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Sean O’Shea: Tips for Paralegals and Litigation Support Professionals – January 2021

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1/1/2021: Checking FASP Connection for RelativityOne
In order to see if a network is configured to transmit data to a fully qualified domain name via the FASP port run this PowerShell script:
Test-NetConnection -ComputerName [FQDN] -Port 33001

1/2/2021: W.D.N.C.: Motion for Dismissal Unreasonable Even Where Discovery Violations Run Rampant
The Court did not grant a motion for sanctions for the failure to search for relevant ESI on servers and computers where the opposing party’s own policy required the ESI to be saved in web-based applications.

1/3/2021: When Relativity Charges Per GB for ECA
When more than 50M docs are loaded; more than 10K docs are viewed; or more than 10 users log on.

1/4/2021: Stick to MS Word for Court Filings – Words May Not Count As Much in Google Docs
Google Docs and MS Word count words differently.   Attorneys trying to file a version of a brief that comes in just under a word limit, might get one count in Google Docs and another in MS Word.

1/5/2021: Certificate Authorities
In order to prevent an internet transmission from being hacked by someone pretending to be the trusted entity, the user’s browser checks the certificate and the private key it receives against public keys received from the certificate authority.

1/6/2021: Certificate Revocation Lists
Certificate authorities that have been revoked will be put on a Certificate Revocation List (CRL).

1/7/2021: Calculate How Fast RelativityOne Can Transfer Data
RelativityOne uses IBM’s Aspera file transfer software to upload and download data at speeds up to 10 times as fast as standard FTP software.

1/8/2021: More VBA Code to Remove Worksheet Edit Protection
This code successfully removed the protection for a worksheet protected with a fairly strong password:  GiraffeY2K2020  – in just a few seconds.

1/9/2021: Overturned Documents
Relativity keeps track of overturned documents – documents whose responsiveness status is overturned either on a second pass manual review, or by a manual coding decision made before an assisted review or TAR round is performed.  A field named ‘Overturned category rank’ shows the degree of similarity between the seed document and the overturned document.

1/10/2021: Concepts to Search for in Relativity
Using only one word in a Relativity concept search will return “broad, unreliable results”.

1/11/2021: Get Through Document Batches Quickly with Pre-Conversion to HTML5
A Relativity admin can adjust the NumberOfDocumentsToAutoPreconvert instance setting to change the number of documents that will be pre-converted to HTML5 for the viewer when a batch is checked out.  The default setting is 1000.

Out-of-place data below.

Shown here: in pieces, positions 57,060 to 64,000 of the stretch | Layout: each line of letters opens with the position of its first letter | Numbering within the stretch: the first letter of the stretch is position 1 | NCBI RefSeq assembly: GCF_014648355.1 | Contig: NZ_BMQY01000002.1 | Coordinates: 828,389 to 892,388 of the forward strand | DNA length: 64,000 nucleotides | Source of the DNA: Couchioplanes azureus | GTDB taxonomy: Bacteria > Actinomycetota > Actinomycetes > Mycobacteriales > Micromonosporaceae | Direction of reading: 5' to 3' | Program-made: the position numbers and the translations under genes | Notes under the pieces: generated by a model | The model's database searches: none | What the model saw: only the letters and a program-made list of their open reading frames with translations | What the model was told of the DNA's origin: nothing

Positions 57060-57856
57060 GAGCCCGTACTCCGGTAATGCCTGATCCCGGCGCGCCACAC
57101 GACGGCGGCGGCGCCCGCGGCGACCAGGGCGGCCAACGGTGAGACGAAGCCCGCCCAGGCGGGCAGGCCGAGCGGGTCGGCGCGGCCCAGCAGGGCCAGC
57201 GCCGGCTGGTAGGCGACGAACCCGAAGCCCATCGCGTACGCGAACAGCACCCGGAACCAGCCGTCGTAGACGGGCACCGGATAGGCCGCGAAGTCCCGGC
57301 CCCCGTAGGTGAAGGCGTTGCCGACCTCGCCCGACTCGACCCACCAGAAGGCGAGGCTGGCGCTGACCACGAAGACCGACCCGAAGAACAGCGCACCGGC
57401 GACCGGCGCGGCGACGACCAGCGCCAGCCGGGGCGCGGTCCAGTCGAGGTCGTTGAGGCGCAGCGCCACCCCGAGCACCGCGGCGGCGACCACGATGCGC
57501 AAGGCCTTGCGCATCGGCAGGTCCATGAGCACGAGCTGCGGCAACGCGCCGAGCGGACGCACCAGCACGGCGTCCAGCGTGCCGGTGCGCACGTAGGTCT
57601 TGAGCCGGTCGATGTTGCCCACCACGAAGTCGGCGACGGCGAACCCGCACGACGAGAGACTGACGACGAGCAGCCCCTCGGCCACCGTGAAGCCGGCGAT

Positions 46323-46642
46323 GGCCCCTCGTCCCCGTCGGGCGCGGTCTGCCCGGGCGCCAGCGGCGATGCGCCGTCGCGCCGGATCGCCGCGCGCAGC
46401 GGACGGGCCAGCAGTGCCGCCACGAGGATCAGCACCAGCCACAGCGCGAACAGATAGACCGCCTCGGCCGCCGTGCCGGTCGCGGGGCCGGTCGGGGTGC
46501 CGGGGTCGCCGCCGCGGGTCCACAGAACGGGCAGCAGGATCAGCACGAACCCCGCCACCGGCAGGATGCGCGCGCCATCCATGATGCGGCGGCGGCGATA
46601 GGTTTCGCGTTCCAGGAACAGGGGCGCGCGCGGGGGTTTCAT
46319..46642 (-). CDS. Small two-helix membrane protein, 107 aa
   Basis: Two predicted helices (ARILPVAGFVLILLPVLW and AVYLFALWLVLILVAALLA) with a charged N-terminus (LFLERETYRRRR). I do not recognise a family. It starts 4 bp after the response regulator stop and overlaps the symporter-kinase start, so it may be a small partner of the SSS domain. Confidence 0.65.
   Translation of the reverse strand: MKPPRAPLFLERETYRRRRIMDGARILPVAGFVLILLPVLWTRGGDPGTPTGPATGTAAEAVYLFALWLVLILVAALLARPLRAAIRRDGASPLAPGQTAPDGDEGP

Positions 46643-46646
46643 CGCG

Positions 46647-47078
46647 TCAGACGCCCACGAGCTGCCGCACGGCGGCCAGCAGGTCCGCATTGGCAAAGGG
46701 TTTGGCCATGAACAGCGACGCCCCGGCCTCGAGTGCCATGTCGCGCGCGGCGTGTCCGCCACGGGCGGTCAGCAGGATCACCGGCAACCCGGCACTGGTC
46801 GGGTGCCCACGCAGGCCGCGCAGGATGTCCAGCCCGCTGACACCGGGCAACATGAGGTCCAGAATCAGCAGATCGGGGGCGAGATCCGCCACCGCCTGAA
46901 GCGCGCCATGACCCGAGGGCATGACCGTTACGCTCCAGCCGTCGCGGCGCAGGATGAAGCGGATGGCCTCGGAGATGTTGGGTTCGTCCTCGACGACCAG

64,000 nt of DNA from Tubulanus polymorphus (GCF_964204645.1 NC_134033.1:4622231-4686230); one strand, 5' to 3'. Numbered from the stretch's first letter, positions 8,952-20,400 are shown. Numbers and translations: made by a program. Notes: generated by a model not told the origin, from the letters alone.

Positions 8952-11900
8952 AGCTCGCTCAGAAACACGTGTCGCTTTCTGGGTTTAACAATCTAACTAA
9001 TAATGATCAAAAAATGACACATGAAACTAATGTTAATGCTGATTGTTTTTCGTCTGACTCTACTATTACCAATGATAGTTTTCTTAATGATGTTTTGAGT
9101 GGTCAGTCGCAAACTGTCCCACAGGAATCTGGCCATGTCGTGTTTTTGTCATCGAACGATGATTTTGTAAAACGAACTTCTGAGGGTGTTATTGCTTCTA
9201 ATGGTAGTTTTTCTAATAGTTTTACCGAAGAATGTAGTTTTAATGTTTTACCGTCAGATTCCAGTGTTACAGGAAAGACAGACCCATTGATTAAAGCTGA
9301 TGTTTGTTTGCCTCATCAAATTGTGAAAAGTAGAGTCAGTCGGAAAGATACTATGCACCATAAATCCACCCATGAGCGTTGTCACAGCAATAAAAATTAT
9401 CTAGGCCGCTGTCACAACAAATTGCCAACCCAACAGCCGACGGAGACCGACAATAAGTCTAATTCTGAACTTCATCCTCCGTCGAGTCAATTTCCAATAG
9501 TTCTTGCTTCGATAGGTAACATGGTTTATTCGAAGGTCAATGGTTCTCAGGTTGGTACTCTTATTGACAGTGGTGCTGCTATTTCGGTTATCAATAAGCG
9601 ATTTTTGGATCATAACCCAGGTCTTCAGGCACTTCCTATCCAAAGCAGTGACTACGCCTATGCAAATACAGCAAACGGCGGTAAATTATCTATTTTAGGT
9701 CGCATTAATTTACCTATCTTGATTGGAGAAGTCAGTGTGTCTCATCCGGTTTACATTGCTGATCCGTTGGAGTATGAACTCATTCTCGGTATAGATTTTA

1/12/2021: Data Encrypted at Rest in Relativity
Note that the HIPAA Security Rule does not actually require encryption, but it does make it an ‘addressable implementation’ which means that it may be found that it is reasonable and appropriate to encrypt data.  If not, alternative measures can be taken.

1/13/2021: ‘Find Similar Documents’ Versus ‘Concept Search’
When using ‘Find Similar Documents’ in the document Viewer in Relativity, be sure to note that long documents which cover many different topics may not give you the best results.  To get more targeted results, simply select the text from the document you are reviewing, and then right click and select the index . . . ‘Concept Search’.

1/14/2021: /s/ Conformed Signatures
Conformed signatures as those which have ‘/s/’ followed by a typed name, e.g., ‘/s/ John R. Smith’.

1/15/2021: COUNTIF to find how many VLOOKUP finds
=COUNTIF(B2:B20,”<>#N/A”)
Enter the criteria preceded by ‘<>’ to indicate the search is for anything other than this given value.

1/16/2021: Open source grep utility
AstroGrep is free grep utility that can run regex searches on multiple files, but it will not search through PDFs.

1/17/2021: Open source grep utility – winGrep
winGrep is a free grep utility that can run find and replace searches on text files.

1/18/2021 – Regex search to capture X number of words before and after
((?:\S+\s*){0,6}

The regular expression syntax can be added to the beginning or end of a regex search for something else.  It searches for both whitespace ‘\s’ and non-whitespace ‘\S’.  The second number in the curly brackets sets the number of words or digits before or after the regex pattern in between that is to be matched.